Whisky Advocate

Do you like The Macallan “Fine Oak” bottlings?

June 29th, 2009

A whisky enthusiast recently told me that the only people who like the Macallan Fine Oak bottlings are the whisky writers. Okay, I am a whisky writer, but like them. Particularly the 15 and 17 year old expressions, which I rated in the 90s.

I have not tasted them since they first came out, so I can’t comment on recent releases. I assume (and hope) they are the same.

What are your thoughts on the Fine Oak series?

(For those of you who are unfamiliar with the history here, all Macallan bottlings were aged exclusively in sherry casks until a few years back when they came out with a new “Fine Oak” line which includes Macallan whisky aged in boubon casks. It produces a lighter whisky, with less sherry influence.)

30 Responses to “Do you like The Macallan “Fine Oak” bottlings?”

  1. Matt G says:

    I felt the same way about the Uigeadail for a long time. I’ve since come around.

    The Fine Oak 15yo is great and I recommend it quite often. No one I know has been disappointed with it so far. Maybe your whisky enthusiast is just wild about Sherry.

  2. Chap says:

    I only tried the Fine Oak expression that came out at Trader Joe’s. It was about what you’d expect.

  3. Jun N says:

    I am a Macallan Collector and although I am a big fan of heavily sherried whiskies I find the the Fine Oak range very refresshing. It’s just a different taste for the Macallan.
    I have tried the whole range from the 8yo to the 30yo and find that I like the 15yo and 30yo the most. But having said that I still prefer the sherried Mac 18yo and 25yo.

  4. David says:

    It tastes like thinner entry level Macallan.

    I’d take the G&M Speymalt Macallans with similar age statements any day.

  5. Hal WOlin says:

    The 18 Year was astonishing,and a favorite of the whole range. It managed to achieve the right balance of sweetness, and flavor without being too overpowering. Oddily I found it superior to the 21.

  6. Louis says:

    While I bought a bottle of the 15 back in 2005, it was OK as a summer dram. Not worth replacing the when it was finished though, as it is easy to find cask strength independent bottlings of malts in the same style at that price range.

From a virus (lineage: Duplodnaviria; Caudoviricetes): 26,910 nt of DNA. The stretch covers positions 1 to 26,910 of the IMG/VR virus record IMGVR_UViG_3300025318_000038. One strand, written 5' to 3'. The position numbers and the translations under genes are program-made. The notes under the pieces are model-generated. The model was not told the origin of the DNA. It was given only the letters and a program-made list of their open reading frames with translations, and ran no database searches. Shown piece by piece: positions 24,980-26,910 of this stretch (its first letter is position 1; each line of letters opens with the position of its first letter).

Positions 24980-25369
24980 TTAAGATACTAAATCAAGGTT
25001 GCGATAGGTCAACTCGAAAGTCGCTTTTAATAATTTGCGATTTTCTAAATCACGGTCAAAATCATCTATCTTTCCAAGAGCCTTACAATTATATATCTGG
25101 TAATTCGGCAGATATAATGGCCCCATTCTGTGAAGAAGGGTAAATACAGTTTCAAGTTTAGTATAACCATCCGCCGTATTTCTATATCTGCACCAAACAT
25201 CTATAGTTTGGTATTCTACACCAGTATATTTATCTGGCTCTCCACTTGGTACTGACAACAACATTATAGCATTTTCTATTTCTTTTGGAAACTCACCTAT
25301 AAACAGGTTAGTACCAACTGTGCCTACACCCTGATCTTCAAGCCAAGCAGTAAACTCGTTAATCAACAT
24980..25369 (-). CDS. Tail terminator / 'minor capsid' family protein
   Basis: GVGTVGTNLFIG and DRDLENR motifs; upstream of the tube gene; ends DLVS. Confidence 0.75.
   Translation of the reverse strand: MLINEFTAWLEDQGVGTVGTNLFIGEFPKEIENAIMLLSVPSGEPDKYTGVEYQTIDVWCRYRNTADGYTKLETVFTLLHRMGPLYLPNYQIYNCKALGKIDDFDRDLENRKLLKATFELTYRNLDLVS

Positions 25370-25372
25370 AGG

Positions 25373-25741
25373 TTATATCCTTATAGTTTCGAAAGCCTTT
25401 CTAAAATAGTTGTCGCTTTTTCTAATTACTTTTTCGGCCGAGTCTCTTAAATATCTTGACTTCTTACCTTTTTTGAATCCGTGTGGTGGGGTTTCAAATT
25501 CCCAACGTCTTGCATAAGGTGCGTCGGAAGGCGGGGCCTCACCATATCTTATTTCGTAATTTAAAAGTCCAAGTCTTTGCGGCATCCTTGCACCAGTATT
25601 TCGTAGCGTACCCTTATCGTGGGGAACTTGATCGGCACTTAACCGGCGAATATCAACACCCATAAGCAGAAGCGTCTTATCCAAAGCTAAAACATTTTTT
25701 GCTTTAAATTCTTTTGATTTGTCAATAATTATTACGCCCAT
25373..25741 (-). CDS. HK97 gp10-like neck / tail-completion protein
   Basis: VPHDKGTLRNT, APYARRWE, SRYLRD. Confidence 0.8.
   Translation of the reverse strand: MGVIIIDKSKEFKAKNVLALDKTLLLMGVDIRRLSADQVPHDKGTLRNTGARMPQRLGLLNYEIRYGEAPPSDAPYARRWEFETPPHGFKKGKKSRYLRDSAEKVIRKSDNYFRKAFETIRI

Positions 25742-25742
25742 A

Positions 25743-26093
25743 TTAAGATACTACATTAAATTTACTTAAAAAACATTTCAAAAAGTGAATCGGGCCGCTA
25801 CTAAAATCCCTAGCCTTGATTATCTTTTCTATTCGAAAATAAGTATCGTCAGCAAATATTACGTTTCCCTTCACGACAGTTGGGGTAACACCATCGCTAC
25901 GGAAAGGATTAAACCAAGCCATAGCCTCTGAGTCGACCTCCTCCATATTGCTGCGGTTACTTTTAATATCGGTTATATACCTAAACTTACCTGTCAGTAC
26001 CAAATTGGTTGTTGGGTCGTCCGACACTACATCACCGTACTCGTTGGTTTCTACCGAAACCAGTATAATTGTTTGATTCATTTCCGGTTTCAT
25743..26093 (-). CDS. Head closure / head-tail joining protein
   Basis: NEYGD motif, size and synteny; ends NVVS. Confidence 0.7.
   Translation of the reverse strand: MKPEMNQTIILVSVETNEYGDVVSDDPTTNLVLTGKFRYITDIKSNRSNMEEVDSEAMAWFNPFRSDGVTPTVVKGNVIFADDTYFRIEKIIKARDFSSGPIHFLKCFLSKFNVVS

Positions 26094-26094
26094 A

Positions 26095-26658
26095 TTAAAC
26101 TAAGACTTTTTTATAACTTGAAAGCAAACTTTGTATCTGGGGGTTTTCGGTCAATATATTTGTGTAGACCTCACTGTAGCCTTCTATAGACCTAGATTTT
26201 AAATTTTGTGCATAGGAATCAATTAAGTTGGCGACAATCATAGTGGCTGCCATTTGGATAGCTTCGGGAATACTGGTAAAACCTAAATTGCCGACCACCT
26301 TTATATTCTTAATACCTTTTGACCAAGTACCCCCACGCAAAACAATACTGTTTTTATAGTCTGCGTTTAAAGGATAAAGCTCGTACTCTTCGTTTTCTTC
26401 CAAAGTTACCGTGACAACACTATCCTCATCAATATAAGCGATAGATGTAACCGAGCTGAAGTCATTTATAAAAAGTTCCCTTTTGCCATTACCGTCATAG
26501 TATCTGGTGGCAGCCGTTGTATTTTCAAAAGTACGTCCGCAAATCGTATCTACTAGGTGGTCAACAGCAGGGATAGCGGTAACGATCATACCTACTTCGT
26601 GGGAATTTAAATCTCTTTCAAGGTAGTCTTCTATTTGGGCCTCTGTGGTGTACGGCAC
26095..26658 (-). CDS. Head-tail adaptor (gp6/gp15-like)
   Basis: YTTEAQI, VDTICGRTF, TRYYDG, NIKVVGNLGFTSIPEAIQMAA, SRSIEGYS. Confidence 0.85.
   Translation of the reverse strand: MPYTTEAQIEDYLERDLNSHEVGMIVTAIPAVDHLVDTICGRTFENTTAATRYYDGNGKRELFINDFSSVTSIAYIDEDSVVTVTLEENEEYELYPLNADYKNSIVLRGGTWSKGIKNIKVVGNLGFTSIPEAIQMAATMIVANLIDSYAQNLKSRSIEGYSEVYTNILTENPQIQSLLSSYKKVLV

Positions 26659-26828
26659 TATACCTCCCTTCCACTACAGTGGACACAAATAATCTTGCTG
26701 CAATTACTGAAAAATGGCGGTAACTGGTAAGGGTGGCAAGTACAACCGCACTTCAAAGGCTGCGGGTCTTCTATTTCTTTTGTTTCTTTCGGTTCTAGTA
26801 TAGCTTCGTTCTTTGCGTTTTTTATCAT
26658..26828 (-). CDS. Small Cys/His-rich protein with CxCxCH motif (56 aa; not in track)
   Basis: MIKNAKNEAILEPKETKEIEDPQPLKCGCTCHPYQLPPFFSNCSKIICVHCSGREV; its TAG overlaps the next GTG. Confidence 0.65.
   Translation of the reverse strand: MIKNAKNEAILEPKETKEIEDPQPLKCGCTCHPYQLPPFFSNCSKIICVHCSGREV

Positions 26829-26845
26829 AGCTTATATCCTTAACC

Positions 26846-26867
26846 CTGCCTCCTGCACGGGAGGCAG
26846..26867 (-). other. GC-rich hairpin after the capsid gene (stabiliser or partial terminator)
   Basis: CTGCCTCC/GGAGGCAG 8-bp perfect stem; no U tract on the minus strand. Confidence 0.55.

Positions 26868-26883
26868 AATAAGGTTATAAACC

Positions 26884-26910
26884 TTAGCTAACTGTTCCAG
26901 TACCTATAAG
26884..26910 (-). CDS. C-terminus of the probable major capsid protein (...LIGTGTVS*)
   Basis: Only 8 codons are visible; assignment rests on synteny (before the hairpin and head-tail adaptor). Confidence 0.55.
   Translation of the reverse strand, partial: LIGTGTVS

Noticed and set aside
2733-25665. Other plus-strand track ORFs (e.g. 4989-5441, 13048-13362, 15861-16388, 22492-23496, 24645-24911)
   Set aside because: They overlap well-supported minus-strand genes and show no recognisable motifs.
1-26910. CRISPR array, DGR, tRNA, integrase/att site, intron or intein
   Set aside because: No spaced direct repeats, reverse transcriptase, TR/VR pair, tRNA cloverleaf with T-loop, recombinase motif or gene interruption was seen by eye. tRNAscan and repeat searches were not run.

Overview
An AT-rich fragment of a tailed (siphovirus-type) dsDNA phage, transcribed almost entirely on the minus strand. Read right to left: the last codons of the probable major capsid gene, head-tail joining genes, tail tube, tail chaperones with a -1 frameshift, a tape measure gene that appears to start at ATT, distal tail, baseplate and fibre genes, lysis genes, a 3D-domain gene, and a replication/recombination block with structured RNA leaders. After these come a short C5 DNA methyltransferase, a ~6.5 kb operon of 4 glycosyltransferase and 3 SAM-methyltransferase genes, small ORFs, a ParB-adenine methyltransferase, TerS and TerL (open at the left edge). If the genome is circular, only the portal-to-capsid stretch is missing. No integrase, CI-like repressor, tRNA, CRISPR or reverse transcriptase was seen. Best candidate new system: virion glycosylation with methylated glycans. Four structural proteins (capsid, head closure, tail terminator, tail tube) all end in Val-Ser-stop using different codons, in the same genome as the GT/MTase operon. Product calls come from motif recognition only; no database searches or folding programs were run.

I initially ignored the 10, as it cost the same as the 12 year old ‘Sherry Oak’ when the FO line was introduced. I finally sampled the 10 last summer, and found it to be quite pleasant, even at the younger age and 40% ABV. As the price has stayed in the $35-40 range while the 12 SO is around $50, the 10 is a good value as an entry level dram.

    Sorry to harp on price, but some distilleries (and importers/distributers) seem not to have noticed that the economy is lousy now. I would imagine that most people are price sensitive for the ‘everyday drams’ nowadays.

    Slainte.

    Louis

  7. Price definitely is an important aspect and one of the reasons I leave my high-end purchases for special occasions. In this case the 17yr would be my high-end occasion purchase. I find it so versatile, while not backing down from boldly flavored foods I prefer. Of all of the fine oak years, it was my favorite. I also thoroughly enjoyed the 15yr.

  8. B.J. Reed says:

    Not a huge fan, especially at the price but I will go back and revisit them – Only fair to give it another try – just for you John :)

  9. Red_Arremer says:

    I haven’t tried the Fine Oak yet, but when I saw a bottle of the Fine Oak 17 selling for 72.99 yesterday and I picked it right up.

    Generally, I’m not a fan of heavy sherry. Refill buts for single cask or a little first fill can be great though. So, I’m looking forward to opening it.

    What level of sherry doe the Fine Oak have anyway– just if any of you were to compare it to something I might already have tasted? Is it like the old Laphroaig 15?

  10. B.J. Reed says: